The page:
March 26, 2014 in Sports

Dayton’s Devin Oliver on President Obama’s radar

Associated Press
 

MEMPHIS, Tenn. – Once again, Devin Oliver has found a way to bypass the red tape, the Secret Service, the pressing political interests of the day and get the attention of President Barack Obama.

Four years ago, Oliver was one of the students who invited Obama to deliver the commencement speech at Kalamazoo Central, his Michigan high school.

“I remember, before he handed out the diplomas, we were back stage and he came over and talked,” said the Dayton Flyers senior forward. “He was a really good guy, really personable, and he took an interest in us.

“I remember I got to give him a commemorative jersey on Good Morning America. That was the coolest thing. I was one-on-one with this historical president and we just talked back and forth about basketball and my plans for the future, things like that.”

Somewhere in there Oliver made a standing invitation to Obama, a huge basketball fan who still hoops it up, to play him one-on-one.

Oliver went on to UD and, though he said he would have liked to have stayed in touch, he never heard from Obama again.

“I didn’t know the best method of reaching out to the President,” he said. “I just didn’t know how to go about it.”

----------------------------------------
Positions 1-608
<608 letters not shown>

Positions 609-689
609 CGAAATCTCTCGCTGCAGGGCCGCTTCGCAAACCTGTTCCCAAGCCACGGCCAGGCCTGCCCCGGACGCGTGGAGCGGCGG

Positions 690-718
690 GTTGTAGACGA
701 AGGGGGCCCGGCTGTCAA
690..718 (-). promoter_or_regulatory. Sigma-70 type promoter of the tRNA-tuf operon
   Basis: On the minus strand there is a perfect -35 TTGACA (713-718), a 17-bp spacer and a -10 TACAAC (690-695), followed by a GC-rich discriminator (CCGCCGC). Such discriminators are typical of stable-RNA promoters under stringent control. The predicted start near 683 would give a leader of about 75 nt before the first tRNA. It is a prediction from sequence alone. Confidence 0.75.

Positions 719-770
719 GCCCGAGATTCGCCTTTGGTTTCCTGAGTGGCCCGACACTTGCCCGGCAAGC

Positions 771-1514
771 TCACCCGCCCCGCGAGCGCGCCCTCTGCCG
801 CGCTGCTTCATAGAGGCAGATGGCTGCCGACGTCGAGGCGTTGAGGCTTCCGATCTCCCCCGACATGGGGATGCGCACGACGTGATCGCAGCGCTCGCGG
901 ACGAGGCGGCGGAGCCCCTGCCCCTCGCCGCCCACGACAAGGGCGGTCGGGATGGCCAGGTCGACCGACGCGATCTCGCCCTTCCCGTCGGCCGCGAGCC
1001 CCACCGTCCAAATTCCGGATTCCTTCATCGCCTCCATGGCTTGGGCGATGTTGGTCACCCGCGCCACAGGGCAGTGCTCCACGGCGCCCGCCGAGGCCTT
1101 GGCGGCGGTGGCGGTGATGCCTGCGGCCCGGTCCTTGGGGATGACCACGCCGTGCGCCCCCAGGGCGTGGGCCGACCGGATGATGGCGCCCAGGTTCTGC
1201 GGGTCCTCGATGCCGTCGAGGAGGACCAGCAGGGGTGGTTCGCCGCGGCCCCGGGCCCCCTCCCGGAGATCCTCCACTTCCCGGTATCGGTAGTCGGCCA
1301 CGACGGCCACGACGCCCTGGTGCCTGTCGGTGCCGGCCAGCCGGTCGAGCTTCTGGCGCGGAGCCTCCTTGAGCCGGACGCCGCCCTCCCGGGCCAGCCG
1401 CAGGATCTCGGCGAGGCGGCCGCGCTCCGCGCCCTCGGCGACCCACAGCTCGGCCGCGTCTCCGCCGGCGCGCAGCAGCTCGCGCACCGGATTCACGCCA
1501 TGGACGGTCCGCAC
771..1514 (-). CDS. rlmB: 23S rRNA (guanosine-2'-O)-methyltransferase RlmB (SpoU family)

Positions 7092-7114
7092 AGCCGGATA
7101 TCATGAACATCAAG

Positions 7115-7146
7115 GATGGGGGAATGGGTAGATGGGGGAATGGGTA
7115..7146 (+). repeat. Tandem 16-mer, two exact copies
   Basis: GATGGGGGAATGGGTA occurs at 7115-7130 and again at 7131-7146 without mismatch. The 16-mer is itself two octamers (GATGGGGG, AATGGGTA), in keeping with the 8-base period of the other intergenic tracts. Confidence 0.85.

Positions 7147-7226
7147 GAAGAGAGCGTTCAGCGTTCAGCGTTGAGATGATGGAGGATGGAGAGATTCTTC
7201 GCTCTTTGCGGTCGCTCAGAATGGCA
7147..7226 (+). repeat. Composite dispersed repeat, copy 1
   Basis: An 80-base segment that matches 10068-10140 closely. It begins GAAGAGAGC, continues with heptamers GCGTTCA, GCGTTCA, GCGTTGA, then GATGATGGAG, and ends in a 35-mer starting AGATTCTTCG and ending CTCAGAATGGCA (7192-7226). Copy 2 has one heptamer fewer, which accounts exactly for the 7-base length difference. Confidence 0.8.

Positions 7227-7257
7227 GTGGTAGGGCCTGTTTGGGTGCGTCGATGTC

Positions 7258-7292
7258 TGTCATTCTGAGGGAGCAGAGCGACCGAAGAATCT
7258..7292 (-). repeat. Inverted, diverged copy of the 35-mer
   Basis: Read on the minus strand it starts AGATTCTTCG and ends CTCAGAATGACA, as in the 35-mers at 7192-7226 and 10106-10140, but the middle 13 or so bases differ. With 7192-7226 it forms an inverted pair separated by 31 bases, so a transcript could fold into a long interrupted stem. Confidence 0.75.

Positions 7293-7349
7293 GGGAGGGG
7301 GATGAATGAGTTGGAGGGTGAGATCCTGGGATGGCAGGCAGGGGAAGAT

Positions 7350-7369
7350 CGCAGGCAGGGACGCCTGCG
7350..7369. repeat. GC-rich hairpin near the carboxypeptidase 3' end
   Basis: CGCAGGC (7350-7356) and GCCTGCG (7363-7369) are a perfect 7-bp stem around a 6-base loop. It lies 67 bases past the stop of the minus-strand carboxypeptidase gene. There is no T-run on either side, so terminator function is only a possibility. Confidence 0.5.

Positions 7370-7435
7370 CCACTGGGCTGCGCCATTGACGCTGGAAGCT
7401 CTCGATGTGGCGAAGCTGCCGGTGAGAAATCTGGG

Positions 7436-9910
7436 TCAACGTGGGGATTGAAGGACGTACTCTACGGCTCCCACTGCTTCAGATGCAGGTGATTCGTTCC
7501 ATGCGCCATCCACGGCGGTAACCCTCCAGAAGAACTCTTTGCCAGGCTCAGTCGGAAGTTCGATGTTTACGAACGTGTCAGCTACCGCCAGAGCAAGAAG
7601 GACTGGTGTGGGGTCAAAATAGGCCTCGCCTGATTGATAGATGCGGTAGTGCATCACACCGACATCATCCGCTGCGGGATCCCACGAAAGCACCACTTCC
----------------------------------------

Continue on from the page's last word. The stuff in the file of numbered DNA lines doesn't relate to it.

Now he’s certainly found a way.

Oliver and the rest of the 11th-seeded Flyers already have pulled off two stunning upsets in the NCAA tournament, edging Ohio State, 60-59, last Thursday and two days later pushing aside Syracuse, 55-53.

After last Saturday’s game, Obama tweeted:

“Congrats to the Dayton Flyers on a huge upset win! Devin Oliver, I may need to take you up on that pick-up game one of these days – bo.”

Suddenly D-MO and BO are BFF.

“Winning is an incredible platform for communication,” Oliver said. “It’s been great.”

The scrappy, ever-resilient Flyers are one of the embraceable stories in the Sweet 16 and now, as they prep to play Stanford here in Memphis on Thursday night, folks everywhere are jumping on the bandwagon.

Even some who previously had jumped off.

Oliver came to Dayton as one of four players in Brian Gregory’s last recruiting class.

He certainly was not the most hyped of the lot, nor did he see much court time his freshman season.

Over the next two years, the other three would all transfer out of Dayton.

Juwan Staten left after his freshman season for West Virginia. Brandon Spearman lasted one year before heading first to an Iowa community college and then the University of Hawaii. Ralph Hill, Oliver’s roommate, stayed two seasons then opted for Oakland (Mich.).

“I love those guys – I will always love them,” Oliver said. “It would have been great if we all made it to the NCAA tournament, but it didn’t work out.”

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